From this (OL) can i assume the tweeter is bad?
I did the xover measurement just to see what reading i would get and to confirm my mm is ok, but dont know if that is a reasonable reading.

Is there anything else i can do to confirm my mm reading other than apply a signal and listen? Touch the terminals to a 9v battery?
 

DonH56

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If the tweeter reads open with an ohmmeter chances are it is a bad tweeter. Which makes me wonder if you did it (easy to overdrive them in an outdoor setting) or it happened at the dealer's (were they open-box or new n box?) Either way you'll probably have to contact your dealer or Harman for replacement tweeters.
 

DVDdoug

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i measure the resistance across the tweeter terminals with my multimeter and got OL.
You should measure in the ballpark of 4-8 Ohms. The DC resistance isn't exactly the same as the impedance but it's close and maybe a little lower. "OL" means overload, higher than the meter-range can measure, or more-likely a completely-open connection... an open-blown voice coil (infinite resistance) or open connection to the voice coil.

I also measured the restance across the wires coming from the crossover which read ~ 95ohms
That's probably fine. I'd expect to measure open there too because there is usually a series capacitor, which will measure infinite DC resistance, but I don't know anything about the crossover design and it's probably OK.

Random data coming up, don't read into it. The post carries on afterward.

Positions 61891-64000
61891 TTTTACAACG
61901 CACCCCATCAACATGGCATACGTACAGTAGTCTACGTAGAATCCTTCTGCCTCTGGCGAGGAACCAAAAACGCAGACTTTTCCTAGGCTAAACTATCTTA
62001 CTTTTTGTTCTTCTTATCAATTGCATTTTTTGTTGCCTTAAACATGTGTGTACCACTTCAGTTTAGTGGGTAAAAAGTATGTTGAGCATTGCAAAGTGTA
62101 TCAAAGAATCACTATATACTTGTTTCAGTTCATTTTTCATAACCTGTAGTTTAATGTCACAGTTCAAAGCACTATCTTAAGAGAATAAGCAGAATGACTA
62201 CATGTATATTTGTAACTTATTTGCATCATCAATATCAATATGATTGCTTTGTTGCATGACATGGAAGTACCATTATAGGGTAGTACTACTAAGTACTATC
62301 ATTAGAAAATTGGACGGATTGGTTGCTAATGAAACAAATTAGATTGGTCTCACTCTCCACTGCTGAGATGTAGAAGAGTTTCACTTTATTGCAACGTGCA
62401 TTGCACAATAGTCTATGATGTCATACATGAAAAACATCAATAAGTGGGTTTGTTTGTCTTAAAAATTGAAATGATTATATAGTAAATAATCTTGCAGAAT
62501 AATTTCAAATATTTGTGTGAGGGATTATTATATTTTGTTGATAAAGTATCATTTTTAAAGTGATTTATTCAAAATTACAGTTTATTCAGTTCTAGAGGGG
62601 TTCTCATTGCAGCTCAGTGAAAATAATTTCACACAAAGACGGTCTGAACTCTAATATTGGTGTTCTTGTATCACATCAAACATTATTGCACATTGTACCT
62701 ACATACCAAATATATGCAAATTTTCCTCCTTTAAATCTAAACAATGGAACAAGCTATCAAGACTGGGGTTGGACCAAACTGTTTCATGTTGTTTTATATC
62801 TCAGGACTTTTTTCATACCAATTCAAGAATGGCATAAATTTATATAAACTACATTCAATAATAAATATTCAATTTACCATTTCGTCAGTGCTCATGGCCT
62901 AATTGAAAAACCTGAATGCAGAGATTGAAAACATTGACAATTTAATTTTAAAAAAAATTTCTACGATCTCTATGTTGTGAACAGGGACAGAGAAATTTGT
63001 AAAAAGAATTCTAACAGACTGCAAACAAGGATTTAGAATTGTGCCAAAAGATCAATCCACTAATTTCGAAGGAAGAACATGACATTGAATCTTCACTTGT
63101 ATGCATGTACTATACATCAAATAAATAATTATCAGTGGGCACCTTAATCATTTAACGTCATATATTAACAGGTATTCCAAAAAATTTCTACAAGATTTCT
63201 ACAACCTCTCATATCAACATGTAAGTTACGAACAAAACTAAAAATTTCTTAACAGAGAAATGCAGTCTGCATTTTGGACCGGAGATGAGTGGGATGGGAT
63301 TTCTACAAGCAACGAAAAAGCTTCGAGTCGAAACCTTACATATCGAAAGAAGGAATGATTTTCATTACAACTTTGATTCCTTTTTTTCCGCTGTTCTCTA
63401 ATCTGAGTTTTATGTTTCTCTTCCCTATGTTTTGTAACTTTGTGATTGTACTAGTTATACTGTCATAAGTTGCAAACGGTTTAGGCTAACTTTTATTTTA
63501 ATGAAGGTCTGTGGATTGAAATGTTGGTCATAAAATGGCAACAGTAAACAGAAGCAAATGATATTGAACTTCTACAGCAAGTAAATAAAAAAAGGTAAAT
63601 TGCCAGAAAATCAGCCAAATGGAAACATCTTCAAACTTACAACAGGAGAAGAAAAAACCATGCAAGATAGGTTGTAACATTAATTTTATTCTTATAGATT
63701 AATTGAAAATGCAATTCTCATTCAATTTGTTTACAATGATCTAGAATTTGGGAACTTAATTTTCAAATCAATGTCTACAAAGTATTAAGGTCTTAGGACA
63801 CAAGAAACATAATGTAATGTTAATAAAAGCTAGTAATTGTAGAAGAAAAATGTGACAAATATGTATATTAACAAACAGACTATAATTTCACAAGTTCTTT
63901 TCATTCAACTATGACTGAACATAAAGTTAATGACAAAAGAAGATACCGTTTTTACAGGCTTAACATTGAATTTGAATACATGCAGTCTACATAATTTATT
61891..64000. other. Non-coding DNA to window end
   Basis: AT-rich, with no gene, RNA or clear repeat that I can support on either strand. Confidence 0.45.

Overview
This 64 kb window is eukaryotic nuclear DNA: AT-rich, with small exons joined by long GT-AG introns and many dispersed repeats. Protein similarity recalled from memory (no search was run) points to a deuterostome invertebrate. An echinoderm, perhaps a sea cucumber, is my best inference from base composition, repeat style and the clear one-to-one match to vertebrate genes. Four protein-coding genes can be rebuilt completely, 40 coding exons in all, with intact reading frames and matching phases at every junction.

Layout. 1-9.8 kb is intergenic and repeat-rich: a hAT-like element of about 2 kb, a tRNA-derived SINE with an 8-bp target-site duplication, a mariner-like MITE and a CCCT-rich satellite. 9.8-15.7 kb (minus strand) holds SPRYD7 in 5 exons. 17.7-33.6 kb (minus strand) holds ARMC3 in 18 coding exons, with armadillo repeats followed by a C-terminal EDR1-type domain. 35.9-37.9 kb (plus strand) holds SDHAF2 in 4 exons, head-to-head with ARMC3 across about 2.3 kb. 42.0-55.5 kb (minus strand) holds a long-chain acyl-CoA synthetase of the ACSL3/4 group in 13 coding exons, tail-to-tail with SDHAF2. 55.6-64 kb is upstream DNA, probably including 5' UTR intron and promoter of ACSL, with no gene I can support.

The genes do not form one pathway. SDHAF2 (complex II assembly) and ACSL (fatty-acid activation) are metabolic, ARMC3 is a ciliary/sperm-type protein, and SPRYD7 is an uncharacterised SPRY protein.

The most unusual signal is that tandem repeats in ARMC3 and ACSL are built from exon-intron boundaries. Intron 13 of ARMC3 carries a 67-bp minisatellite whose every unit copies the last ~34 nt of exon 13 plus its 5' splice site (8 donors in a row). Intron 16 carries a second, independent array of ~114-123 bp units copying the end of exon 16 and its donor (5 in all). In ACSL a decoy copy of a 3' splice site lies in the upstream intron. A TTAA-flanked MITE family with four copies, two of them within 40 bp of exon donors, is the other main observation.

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muslhead

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If the tweeter reads open with an ohmmeter chances are it is a bad tweeter. Which makes me wonder if you did it (easy to overdrive them in an outdoor setting) or it happened at the dealer's (were they open-box or new n box?) Either way you'll probably have to contact your dealer or Harman for replacement tweeters.
I thought the only way i could have done damage is if i had drilled into them. Upon my first power up (it was done at low volume on a 100 w amp), they sounded that way (no upper end). So, i doubt i blew them and thought i could have damaged them with my drilling (which i confirmed did not happen). What doesnt make sense is why both were bad. I very much doubt they came that way from harman so i am concerned it may have been the initial start up i did (but it was at low volume).